|MERONI GIOVANNI||Cycle: XXX |
Section: Computer Science and Engineering
Tutor: PERNICI BARBARA Major Research topic
:Artifact-driven Business Process Monitoring
Advisor: PLEBANI PIERLUIGIAbstract:
Today, business process management is moving from a single-party perspective, where processes are confined inside a single organization, to a multi-party one, where portions of the process are externalized to other organizations. As a consequence, manipulating goods that belong to other organizations (e.g., as in the logistics domain) is becoming a quite common practice. Since organizations can enforce the execution of only those activities under their responsibility (i.e., internal) to adhere to the planned process execution, they have no control on the portions of the process that are externalized. Similarly, the owners of the goods cannot be sure that their goods will be manipulated as originally agreed with the other organizations. Consequently, unexpected deviations in the execution of the process and in the usage of the goods may occur. If not promptly identified and notified to all the organizations participating to the process, such deviations may cause delays, coordination problems, and consequently dissatisfaction for the customers.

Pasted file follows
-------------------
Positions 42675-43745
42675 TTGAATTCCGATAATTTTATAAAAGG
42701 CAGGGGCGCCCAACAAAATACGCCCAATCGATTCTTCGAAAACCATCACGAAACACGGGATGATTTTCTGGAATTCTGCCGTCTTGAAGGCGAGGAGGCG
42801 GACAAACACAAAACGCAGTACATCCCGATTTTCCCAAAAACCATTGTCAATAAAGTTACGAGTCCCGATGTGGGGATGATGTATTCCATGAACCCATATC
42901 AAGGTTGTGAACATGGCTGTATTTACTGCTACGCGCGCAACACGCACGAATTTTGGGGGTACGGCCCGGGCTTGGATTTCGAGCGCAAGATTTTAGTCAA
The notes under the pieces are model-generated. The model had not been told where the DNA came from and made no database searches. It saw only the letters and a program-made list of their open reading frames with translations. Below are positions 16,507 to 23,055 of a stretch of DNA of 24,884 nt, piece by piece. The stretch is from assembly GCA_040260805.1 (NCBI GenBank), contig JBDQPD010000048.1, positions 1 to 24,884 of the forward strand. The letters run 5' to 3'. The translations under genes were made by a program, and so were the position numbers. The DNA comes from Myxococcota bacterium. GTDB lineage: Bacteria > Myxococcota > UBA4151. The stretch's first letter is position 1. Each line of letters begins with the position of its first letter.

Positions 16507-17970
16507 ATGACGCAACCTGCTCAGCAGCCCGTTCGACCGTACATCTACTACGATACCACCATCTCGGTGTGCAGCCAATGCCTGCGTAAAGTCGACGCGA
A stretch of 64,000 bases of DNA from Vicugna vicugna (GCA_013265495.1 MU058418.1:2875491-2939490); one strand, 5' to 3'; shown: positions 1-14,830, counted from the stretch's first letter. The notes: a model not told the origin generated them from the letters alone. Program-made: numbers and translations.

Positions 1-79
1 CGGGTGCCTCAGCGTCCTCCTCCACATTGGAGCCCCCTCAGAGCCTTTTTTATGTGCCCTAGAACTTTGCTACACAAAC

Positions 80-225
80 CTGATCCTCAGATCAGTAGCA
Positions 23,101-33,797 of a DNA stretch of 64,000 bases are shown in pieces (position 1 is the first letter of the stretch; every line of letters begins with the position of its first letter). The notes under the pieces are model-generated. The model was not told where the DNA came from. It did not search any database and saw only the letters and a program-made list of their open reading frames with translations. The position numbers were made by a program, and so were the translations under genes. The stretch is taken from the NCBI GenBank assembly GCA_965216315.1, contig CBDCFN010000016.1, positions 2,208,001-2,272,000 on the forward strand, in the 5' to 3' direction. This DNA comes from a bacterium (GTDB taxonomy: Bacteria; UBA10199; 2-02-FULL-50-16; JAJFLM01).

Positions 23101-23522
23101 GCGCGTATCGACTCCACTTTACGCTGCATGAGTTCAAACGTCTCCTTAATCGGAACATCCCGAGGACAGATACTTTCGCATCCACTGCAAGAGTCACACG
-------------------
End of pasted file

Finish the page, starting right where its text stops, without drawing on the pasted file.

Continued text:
This thesis addresses these issues by proposing a novel technique to monitor the execution of multi-party processes, named “artifact-driven process monitoring”. This technique exploits the Internet of Things (IoT) paradigm to turn the goods participating to the process into smart objects, equipped with sensors, computational devices and transmission interfaces. This way, smart objects are able to automatically and autonomously monitor the process the participate to, and to detect when the process deviates from the expected behavior. To let smart objects be aware of the process to monitor, an extension of the Guard-Stage-Milestone artifact-centric modeling language, named E-GSM, has been defined. With respect to other modeling languages, E-GSM does not enforce dependencies among activities. This way, deviations in the execution of the process can be tracked at runtime without interrupting the monitoring. Additionally, E-GSM provides constructs to determine, based on the information collected by the smart objects’ sensors, when activities are started or ended. E-GSM also allows to model and monitor the lifecycle of the goods, thus allowing to detect when they are misused. To relieve process designers from learning E-GSM, and to reuse preexisting process models, a methodology to instruct smart objects given BPMN collaboration diagrams has also been developed. Additionally, a methodology to determine to which extent smart objects are suited to monitor a particular process, given their sensing capabilities, has been introduced. To validate the artifact-driven process monitoring approach, a prototypical monitoring platform has been developed and tested against real processes and both historical and real-time data from the logistics domain.